In addition, using less code to achieve the same results (tag based development), isn’t a bad thing. In CF, creation and clean up of objects are handled by the server, while in PHP you have to deal with allot of this routine stuff manually. Generally speaking, CF development is faster than PHP development simply because the tags are so much easier to use.

True, it is not. It is great for a non-developer, running a site with a small user base. For the developer, though, it over-simplifies, sometimes making more complex tasks much more complex than they need to be in other languages.

As for creation and clean-up of objects, are you talking about memory usage? Or what? I don’t know of things I “have to clean up manually.” Also, I think that CF vs PHP in development time can depend on the task, but If you have a developer who knows both well, I don’t see either taking more time than the other. I think development time, it’s a wash. And the more complex the task, IMO PHP will be better at it than CF.

We all know nothing is free.

PHP is free. Maybe the hardware isn’t, but we aren’t talking about hardware.

This same type of argument was used to support ASP over CF years before PHP was considered a reliable development language; we later learned just how untrue the “free” theory was. Just because there is no charge to use PHP does not mean it there is no cost associated with using it–training, maintenance, support, third-party tools.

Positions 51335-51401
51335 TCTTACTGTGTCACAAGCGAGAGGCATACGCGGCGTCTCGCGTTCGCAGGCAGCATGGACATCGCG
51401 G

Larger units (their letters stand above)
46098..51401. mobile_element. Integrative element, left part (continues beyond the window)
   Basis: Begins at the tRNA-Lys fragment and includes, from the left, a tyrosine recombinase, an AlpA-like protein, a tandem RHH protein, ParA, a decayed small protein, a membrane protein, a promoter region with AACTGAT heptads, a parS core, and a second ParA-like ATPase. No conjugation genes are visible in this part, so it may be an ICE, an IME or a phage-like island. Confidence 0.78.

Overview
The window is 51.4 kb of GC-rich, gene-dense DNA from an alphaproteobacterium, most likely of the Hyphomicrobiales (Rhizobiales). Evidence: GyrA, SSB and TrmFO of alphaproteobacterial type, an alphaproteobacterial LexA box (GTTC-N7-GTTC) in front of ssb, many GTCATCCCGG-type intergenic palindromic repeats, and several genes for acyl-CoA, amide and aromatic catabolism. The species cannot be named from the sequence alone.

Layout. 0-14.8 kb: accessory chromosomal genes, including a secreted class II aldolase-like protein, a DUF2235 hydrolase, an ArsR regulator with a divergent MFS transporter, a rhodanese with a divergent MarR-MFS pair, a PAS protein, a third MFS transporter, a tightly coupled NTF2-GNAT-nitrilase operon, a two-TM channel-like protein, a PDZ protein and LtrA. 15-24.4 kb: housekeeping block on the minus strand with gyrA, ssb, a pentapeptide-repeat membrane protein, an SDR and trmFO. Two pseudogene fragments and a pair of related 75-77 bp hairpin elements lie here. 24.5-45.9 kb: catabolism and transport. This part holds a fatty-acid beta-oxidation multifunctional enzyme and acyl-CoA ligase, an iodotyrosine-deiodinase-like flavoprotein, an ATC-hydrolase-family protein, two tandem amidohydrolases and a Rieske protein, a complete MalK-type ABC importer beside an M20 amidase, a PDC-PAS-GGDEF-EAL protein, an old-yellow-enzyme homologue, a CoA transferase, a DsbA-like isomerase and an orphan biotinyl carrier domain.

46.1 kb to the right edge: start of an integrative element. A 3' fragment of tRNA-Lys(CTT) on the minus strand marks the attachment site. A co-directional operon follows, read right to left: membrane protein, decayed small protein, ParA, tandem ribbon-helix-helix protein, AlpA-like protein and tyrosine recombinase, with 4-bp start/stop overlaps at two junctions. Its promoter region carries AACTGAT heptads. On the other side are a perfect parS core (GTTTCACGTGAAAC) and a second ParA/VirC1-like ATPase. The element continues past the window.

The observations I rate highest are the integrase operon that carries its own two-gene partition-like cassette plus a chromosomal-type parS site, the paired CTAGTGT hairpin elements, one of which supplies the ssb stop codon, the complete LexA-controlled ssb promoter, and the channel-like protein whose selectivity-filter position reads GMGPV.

What Pay-for software doesn’t require the same? CF you pay for first, then you have to pay for all the rest of that. PHP you get for free, and if you can learn it, maintain it and support it yourself, then the only cost is your time. Which ain’t free technically, but we’re talking about the software.

Can you provide numbers that show where PHP is more widely used than CF in a business environment? I’ve looked but haven’t found anything definitive.

http://www.tiobe.com/tpci.htm
http://news.netcraft.com/archives/2003/08/30/php_growing_surprisingly_strongly_on_windows.html

You are always limited to the functions of any language you use… that is unless you want to extend the language itself. As far as I know, there are no significant functionality differences between the most recent versions of CF and PHP.

Show me 3 ways to do an if/else statement in CF. In PHP:

  1. if ($foo) { echo $bar; } else { echo $foob; }
  2. if ($foo) echo $bar; else echo $foob;
  3. echo $foo?$bar:$foob;

Pass multi-dimentional arrays via a GET in CF, without having to parse the query_string.